Regulations Take Effect Banning Genetic Information Discrimination by Health Insurance Plans

December 9, 2009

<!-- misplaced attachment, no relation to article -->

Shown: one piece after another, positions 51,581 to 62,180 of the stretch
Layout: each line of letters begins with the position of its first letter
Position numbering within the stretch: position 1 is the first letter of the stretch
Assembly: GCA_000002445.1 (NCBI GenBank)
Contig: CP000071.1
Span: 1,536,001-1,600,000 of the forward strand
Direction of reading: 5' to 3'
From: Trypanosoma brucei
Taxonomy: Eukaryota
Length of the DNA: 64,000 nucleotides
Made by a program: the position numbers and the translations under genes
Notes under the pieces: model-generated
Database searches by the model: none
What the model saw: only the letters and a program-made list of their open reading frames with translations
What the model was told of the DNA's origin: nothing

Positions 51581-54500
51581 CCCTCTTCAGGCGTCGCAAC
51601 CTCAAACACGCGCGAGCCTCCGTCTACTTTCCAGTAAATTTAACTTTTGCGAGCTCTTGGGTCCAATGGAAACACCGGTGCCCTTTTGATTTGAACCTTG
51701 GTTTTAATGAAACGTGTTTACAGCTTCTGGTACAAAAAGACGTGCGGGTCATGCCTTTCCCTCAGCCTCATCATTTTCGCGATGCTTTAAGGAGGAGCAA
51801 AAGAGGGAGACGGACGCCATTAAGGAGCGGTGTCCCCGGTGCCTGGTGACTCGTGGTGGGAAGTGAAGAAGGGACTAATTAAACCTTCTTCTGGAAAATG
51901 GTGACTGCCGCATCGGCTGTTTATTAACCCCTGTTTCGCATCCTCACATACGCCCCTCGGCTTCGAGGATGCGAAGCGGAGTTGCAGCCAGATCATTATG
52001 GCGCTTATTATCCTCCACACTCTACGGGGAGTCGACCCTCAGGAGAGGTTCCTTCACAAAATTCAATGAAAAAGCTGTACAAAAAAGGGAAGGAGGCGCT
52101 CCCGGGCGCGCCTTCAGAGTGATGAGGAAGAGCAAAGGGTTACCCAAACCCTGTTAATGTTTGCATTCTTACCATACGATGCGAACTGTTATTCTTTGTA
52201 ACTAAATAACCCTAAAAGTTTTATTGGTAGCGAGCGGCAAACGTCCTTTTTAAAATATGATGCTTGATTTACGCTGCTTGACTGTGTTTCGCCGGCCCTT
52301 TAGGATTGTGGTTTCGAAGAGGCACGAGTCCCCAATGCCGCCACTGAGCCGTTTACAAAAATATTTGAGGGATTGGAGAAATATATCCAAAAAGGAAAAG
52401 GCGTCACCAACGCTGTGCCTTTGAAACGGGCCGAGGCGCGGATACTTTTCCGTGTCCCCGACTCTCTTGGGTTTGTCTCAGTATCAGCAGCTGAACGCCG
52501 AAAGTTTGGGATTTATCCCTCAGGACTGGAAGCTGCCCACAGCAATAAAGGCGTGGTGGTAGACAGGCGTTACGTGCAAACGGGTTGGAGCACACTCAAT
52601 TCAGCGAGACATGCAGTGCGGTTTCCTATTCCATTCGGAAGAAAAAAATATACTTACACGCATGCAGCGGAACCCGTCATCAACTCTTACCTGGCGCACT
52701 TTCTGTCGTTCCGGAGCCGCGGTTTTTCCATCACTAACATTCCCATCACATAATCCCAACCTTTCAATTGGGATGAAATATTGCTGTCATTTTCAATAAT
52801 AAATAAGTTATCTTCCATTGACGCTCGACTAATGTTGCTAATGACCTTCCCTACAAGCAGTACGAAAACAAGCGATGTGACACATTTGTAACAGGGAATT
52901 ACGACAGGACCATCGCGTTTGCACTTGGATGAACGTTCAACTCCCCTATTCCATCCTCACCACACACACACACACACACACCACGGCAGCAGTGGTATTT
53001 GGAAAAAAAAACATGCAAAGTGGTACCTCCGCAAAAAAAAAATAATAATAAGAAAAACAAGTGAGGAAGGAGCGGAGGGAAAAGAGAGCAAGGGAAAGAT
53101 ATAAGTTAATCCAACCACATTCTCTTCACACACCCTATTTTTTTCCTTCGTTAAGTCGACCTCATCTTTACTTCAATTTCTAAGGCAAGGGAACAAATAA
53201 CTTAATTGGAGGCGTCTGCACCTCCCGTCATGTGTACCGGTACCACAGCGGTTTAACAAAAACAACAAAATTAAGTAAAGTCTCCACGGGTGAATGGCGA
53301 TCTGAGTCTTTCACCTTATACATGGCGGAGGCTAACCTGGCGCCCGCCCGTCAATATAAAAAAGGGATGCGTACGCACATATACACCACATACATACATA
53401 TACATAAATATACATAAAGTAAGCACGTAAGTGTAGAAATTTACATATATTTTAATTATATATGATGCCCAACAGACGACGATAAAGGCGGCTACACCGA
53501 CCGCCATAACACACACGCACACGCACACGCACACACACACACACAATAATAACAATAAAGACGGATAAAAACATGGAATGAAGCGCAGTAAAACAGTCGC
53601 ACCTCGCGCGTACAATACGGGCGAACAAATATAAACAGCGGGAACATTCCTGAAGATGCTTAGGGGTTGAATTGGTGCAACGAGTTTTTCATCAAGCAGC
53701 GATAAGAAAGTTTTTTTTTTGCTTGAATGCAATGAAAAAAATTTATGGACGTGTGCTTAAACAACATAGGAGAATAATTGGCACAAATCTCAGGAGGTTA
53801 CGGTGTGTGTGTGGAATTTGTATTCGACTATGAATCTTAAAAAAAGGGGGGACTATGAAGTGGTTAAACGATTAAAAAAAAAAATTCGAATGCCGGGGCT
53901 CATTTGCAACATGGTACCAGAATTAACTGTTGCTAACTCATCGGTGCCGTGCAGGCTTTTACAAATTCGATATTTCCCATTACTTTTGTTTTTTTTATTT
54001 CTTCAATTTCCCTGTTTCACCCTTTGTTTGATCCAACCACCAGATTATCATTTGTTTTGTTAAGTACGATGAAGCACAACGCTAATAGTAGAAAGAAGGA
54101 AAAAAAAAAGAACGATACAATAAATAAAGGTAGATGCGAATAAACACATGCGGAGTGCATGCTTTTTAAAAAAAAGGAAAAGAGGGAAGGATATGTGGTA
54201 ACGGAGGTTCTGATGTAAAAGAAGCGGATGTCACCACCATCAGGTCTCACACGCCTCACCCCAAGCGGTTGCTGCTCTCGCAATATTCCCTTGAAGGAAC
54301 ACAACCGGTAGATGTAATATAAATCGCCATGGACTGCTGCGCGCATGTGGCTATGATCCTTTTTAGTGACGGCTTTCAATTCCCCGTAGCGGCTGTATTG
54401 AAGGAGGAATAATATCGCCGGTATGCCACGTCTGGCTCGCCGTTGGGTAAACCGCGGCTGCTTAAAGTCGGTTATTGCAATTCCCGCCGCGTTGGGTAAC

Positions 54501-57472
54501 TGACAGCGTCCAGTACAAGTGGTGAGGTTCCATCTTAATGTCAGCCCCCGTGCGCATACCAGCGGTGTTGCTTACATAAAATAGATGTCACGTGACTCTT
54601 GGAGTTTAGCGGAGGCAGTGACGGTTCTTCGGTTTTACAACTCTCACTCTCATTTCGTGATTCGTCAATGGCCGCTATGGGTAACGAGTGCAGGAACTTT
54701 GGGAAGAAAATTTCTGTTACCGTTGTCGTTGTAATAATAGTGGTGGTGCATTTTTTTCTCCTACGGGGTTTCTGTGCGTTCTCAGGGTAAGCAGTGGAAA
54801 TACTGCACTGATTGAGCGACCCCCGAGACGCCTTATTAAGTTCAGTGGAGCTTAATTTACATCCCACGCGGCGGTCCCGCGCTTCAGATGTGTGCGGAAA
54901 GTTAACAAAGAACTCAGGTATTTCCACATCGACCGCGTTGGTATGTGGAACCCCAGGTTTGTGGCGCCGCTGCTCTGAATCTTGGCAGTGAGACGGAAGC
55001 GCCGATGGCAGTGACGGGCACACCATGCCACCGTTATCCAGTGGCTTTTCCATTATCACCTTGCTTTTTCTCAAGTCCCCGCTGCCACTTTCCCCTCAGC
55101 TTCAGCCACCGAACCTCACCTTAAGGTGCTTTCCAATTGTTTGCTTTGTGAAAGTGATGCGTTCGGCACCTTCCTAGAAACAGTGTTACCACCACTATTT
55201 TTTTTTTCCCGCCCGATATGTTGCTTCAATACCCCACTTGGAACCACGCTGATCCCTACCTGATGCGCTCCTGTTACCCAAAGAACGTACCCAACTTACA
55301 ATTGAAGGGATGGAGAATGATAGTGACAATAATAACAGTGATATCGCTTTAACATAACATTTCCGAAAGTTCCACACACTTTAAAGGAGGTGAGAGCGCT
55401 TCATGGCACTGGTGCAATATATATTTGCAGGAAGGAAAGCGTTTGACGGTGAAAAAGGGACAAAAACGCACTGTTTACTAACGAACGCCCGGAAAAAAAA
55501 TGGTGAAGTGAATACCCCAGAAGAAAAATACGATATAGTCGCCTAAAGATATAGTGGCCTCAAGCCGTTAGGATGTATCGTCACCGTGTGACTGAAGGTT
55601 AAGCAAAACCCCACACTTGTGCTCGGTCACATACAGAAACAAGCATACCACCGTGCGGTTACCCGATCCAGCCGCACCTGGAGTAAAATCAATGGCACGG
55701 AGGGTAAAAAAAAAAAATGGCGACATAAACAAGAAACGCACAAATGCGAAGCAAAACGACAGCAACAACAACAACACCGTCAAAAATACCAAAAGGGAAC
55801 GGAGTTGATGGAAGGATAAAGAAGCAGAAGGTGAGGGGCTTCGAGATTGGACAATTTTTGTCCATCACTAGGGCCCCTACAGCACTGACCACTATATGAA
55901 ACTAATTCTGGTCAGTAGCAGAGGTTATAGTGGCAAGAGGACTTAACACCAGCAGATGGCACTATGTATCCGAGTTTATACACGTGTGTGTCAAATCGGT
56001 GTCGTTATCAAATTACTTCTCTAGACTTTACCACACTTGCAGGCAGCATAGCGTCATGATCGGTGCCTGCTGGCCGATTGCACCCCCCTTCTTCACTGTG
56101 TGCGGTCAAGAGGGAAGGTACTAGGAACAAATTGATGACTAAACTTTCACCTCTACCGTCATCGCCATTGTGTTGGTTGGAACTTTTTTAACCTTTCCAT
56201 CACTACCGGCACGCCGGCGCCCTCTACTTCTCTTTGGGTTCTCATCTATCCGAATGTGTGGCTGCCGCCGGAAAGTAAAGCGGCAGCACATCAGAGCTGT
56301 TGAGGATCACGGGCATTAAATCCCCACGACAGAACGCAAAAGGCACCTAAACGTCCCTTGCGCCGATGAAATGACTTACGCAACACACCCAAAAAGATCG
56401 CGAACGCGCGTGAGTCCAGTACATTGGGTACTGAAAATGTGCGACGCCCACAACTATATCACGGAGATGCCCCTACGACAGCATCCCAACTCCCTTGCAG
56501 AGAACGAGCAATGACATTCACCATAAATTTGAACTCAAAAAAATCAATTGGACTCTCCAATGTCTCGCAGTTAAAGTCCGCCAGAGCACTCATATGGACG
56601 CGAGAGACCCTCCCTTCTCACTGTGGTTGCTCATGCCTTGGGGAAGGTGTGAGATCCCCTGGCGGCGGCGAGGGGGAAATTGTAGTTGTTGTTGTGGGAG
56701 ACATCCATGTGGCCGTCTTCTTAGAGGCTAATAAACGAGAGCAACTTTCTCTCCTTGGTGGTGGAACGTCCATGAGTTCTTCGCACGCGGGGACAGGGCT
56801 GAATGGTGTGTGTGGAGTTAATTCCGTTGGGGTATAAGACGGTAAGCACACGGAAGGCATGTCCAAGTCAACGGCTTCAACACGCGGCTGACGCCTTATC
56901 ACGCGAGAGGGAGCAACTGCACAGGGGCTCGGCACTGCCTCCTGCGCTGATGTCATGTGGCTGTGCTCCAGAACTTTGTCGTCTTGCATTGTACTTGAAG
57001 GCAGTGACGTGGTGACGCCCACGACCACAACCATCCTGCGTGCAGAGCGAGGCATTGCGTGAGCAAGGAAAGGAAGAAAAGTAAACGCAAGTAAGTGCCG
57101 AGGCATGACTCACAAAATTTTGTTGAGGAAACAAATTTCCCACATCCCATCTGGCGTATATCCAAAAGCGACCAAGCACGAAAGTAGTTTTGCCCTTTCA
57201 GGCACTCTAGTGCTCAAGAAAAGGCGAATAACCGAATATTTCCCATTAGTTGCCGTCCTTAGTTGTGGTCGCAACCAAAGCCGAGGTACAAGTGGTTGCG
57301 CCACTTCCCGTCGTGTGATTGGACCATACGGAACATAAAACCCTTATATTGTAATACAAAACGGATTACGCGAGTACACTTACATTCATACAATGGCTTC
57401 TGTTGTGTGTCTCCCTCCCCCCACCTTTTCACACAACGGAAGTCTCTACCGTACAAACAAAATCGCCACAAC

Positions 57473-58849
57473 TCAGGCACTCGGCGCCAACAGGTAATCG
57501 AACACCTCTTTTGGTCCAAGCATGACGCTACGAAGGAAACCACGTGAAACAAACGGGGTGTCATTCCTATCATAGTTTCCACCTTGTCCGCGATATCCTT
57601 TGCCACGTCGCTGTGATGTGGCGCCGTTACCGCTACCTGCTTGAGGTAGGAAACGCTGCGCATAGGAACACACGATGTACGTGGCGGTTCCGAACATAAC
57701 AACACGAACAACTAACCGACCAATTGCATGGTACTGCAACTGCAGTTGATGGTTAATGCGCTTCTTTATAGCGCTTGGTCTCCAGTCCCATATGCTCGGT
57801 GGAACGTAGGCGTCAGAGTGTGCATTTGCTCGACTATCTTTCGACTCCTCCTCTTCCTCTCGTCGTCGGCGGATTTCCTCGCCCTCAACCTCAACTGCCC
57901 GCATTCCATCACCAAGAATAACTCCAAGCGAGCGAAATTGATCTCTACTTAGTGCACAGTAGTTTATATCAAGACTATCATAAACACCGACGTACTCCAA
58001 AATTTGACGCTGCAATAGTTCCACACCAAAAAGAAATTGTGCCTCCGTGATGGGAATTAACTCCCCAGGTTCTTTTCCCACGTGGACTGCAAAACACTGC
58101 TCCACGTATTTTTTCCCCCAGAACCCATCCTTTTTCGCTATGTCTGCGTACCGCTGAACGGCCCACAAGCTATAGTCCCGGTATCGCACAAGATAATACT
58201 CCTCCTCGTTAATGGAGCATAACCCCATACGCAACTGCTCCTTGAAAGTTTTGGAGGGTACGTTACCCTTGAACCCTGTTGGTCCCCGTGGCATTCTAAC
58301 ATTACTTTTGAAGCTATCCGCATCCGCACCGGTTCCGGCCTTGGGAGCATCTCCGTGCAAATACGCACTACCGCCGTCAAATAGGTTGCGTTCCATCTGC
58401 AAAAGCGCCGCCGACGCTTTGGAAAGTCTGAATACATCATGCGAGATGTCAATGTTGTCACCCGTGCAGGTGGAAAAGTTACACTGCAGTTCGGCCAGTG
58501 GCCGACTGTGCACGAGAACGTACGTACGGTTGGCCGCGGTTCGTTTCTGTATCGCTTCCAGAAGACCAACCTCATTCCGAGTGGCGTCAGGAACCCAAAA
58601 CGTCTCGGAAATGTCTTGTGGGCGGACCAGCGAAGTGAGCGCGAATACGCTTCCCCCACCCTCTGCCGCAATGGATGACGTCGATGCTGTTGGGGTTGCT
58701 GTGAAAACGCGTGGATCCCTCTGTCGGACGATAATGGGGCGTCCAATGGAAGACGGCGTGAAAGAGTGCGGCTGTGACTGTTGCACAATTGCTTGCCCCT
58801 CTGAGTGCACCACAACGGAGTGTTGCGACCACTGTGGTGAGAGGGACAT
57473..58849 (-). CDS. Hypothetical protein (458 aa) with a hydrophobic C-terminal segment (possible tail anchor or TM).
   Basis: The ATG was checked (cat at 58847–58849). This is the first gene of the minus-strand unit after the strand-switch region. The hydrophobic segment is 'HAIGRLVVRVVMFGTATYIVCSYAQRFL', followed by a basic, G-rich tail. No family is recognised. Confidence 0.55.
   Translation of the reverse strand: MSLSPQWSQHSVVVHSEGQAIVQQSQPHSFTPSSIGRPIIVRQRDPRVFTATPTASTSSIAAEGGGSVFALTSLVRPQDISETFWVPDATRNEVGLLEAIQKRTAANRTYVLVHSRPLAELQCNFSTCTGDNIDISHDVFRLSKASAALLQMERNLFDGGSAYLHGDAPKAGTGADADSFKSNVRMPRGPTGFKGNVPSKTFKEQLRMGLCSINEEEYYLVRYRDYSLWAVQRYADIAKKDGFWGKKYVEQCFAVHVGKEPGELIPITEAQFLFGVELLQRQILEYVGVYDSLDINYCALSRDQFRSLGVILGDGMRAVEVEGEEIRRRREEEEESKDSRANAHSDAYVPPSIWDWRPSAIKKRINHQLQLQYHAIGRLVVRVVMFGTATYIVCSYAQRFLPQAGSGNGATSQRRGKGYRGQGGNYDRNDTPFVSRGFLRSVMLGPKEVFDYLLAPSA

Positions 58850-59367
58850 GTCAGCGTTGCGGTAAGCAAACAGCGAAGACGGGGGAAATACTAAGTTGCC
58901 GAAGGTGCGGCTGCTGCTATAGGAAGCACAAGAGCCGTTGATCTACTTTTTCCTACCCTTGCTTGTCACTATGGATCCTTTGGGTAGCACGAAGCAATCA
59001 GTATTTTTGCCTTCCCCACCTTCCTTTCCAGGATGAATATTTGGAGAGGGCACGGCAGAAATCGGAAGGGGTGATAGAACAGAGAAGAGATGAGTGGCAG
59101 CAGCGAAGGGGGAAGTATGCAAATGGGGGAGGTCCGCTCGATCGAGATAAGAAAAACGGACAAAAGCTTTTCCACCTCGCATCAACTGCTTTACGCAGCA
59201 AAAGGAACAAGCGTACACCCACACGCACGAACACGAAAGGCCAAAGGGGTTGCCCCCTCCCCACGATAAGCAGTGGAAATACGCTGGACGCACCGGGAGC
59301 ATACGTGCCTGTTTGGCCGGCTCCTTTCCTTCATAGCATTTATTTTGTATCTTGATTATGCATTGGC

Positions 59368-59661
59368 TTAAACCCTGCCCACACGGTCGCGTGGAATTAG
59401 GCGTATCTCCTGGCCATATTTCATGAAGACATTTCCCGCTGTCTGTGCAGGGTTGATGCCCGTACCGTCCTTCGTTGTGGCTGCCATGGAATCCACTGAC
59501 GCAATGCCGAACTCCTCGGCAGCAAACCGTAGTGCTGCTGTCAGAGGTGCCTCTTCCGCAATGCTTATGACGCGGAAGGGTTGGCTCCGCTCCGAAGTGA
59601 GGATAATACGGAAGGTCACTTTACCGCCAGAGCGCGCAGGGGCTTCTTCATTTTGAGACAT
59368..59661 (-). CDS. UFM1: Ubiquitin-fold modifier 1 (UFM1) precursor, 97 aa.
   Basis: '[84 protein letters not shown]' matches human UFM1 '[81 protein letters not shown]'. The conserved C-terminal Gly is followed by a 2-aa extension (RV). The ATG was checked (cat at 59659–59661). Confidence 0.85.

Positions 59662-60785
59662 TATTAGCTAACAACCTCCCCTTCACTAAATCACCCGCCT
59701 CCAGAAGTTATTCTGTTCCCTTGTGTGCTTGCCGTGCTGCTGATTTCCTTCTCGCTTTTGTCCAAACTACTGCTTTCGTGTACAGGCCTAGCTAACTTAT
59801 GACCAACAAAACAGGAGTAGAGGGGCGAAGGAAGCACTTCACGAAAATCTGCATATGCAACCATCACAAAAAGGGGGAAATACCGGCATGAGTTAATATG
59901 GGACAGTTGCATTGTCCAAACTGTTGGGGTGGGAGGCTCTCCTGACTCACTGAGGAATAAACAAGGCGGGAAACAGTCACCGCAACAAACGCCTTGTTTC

Effective December 7, 2009 interim final regulations implementing the Genetic Information Nondiscrimination Act of 2008 (“GINA”) became applicable to group health care insurers for plan years beginning on or after December 7, 2009 and ushered in GINA’s anti-discrimination provisions relating to health coverage based on genetic information. GINA provides additional protection to an individual’s genetic information and modifies the HIPAA privacy regulations to clarify that genetic information is protected health information. The interim final regulations prohibit covered health plans from using genetic information for eligibility determinations, premium computations, application of any pre-existing condition exclusions, and any other activities related to the creation, renewal, or replacement of a contract of health insurance or health benefits. The interim final GINA regulations specifically prohibit group health plans and health insurance issuers, in both group and individual markets, from requesting, requiring or buying genetic information about an individual and the individual’s family members prior to enrollment and after enrollment in the health coverage. In addition, plans and issuers are prohibited from asking individuals or family members to submit to a genetic test. Further, plans and issuers cannot increase a group premium or contribution amounts based on genetic information. The regulations clarify that a post-enrollment request for genetic information does not violate GINA so long as the genetic information obtained after enrollment does not impact future enrollment. The interim final GINA regulations define “genetic information” as: (i) an individual’s “genetic tests”; (ii) the “genetic tests” of “family members” of the individual; and (iii) the manifestation of a disease or disorder in the individual’s family members. Generally, a genetic test is any test that both analyzes human DNA, RNA, chromosomes, proteins or metabolites and detects genotypes, mutations or chemical changes. Accordingly, for the purposes of GINA, an HIV test, complete blood count, cholesterol test, liver function test or test for the presence of alcohol or drugs is not a genetic test. A disease or disorder is considered manifested if it has been diagnosed or could reasonably be diagnosed by a health care professional with appropriate training or expertise. The GINA regulations broaden the scope of ERISA by introducing the concept of “family member” and protect family member information in two ways. First, protected genetic information of an individual includes information about the manifestation of a disease or disorder in the individual’s family members. Second, a plan or issuer may not require an individual or an individual’s family member to submit to a genetic test. The statute’s anti-discrimination provision defines family member broadly to include dependents and first-, second-, third-, or fourth-degree relatives of the individual or of the individual’s dependents. The GINA regulations require that covered entities obtain and post notices informing covered individuals of their rights under GINA. The entities covered by GINA generally include all private employers with 15 or more employees, most public sector employers and employment agencies and labor organizations. Notices can be obtained at Use or disclosure of genetic information in violation of HIPAA’S privacy rules can result in a fine of $100 to $50,000. Failure to display all required State and Federal posters can result in fines of up to $17,000. For additional information regarding the GINA regulations, please contact Patrick McGovern or Kristina Chubenko. This alert is provided for educational and informational purposes only and is not intended and should not be construed as legal advice. It is recommended that readers not rely on this publication but that professional advice be sought for individual matters.